Employee Discipline and Terminations: Types of Employee Claims

Cornerstone risk management blog: types of employee claimsAwareness of the various types of employee claims will help strengthen your human resources strategy and prepare your company for any possible litigation.

Employees can make internal, Equal Employment Opportunity Commission (EEOC), or Human Rights Campaign complaints, or file a lawsuit against the employer with a formal Complaint and Summons. As experts in human resources and risk management, Cornerstone Insurance Group wants to help your team gain the knowledge they need to be prepared.

Five Employee Claims Your Human Resources Department Should Know Of 

  1. Discrimination: According to the EEOC, nearly 100,000 discrimination charges are filed against employers annually. During the disciplinary or termination process, an employee from a protected class can allege that he or she is being treated worse than other employees, based on a reason relating to their protected class status than other employees. Protected classes are defined by federal, state and local governments and are based on factors including: race, color, religion, national origin, age, sex, familial status, disability status, veteran status and genetic information. While some states have broadly defined protected classes, other states’ laws are very detailed, including protection for sexual orientations, marital status, and political views.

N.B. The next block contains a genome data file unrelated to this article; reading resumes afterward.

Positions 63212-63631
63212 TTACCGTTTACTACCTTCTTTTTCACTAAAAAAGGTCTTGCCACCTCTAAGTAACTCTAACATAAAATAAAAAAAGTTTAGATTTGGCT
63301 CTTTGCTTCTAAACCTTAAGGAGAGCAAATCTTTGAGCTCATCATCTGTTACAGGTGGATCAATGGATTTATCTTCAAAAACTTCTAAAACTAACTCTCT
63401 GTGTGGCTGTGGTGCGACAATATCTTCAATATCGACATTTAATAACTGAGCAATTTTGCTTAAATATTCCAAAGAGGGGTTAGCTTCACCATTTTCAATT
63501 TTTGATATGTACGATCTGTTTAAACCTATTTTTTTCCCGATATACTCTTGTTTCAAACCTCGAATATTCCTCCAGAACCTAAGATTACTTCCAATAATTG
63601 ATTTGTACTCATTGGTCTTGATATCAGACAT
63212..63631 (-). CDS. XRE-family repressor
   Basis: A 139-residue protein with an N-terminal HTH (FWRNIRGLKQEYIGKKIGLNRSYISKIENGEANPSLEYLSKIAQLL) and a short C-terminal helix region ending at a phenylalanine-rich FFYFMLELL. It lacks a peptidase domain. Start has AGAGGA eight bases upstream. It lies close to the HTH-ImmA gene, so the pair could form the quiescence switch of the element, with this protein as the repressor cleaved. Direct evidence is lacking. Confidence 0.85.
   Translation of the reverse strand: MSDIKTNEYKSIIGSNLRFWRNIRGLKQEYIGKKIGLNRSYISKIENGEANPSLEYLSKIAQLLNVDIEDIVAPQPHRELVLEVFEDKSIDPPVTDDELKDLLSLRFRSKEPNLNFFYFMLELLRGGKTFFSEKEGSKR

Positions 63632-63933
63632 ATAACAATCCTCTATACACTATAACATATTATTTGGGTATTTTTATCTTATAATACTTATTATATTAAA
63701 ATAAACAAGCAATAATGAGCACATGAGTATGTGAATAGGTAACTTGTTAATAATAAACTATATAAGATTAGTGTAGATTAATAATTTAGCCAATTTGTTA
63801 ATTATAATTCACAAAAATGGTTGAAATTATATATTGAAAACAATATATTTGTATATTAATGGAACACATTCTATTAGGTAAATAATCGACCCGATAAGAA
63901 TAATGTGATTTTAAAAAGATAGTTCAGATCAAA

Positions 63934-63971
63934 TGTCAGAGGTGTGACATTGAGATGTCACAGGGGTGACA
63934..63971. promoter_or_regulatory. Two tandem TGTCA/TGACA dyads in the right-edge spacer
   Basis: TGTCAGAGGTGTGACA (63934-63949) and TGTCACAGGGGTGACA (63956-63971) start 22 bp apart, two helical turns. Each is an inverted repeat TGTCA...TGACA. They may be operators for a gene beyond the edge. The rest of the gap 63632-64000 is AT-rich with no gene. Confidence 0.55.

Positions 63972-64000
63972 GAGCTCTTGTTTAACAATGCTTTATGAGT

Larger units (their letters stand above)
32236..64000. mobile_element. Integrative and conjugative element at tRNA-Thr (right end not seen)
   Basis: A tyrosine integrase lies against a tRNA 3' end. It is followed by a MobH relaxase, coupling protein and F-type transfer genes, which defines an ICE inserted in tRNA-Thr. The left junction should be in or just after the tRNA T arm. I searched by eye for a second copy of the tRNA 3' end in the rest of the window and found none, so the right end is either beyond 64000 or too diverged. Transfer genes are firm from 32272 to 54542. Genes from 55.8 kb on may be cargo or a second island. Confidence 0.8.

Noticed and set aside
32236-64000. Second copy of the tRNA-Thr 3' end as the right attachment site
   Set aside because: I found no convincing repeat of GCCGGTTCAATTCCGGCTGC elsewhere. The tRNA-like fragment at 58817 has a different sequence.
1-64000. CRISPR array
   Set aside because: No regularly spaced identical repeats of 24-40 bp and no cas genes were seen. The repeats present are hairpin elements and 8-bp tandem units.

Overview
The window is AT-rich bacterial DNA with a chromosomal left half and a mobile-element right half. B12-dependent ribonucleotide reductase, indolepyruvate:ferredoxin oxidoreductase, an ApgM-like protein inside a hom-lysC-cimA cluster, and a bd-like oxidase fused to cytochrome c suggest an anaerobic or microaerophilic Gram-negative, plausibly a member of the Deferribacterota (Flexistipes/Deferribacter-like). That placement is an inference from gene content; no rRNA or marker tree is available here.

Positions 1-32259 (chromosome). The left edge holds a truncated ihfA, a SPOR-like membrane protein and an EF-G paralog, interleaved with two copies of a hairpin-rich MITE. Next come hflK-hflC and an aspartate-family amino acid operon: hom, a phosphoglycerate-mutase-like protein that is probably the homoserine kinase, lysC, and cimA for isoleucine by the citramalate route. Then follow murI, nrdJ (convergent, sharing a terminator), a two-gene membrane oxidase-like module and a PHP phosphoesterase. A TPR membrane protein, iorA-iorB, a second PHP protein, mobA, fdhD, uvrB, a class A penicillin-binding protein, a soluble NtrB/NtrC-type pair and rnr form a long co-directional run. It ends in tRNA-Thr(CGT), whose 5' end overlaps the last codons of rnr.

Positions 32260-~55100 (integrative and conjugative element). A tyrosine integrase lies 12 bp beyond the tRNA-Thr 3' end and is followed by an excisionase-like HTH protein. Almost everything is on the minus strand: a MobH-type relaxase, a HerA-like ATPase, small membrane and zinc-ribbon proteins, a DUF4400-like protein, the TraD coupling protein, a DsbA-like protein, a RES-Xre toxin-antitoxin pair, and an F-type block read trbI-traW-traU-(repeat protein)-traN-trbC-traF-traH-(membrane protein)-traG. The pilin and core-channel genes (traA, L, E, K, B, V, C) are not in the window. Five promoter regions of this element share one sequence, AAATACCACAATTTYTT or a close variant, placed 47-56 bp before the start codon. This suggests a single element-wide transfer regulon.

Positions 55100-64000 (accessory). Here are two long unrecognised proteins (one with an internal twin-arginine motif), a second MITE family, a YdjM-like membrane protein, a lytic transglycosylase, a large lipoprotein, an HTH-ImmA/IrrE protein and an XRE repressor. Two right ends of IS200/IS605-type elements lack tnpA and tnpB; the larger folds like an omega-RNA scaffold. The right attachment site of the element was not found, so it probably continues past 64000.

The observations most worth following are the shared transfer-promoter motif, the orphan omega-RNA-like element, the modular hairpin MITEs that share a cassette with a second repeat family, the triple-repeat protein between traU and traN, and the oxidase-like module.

2. Harassment: While discrimination claims are centered on mistreatment in official company actions, harassment claims revolve around interpersonal relationships in the workplace. These claims include verbal or physical harassment.
  3. Retaliation: Recent changes to the Dodd-Frank Wall Street Reform and Consumer Protection Act, especially regarding the Whistleblower provision, could lead to an increase in the number of employees who will claim they’ve been disciplined or terminated in retaliation for whistleblowing on the company.
  4. Wrongful Termination: Employees can file claims if they believe they were wrongly terminated for an illegal reason or for a reason that violates the company’s policy. Some examples include breach of contract and constructive discharge.
  5. Post-termination: Some employees file lawsuits after they’ve been terminated, claiming that the termination resulted in defamation, blacklisting or undue emotional distress.

This is the second in a series of blog posts on Employee Discipline and Terminations to help employers navigate the implications of employee discipline and terminations, including mitigating the risks of employee claims. Read the first article in the series, Company Policies and the Employee Handbook. Need more help understanding employee claims? Contact the human resources experts at Cornerstone Insurance Group today.

Topics: HR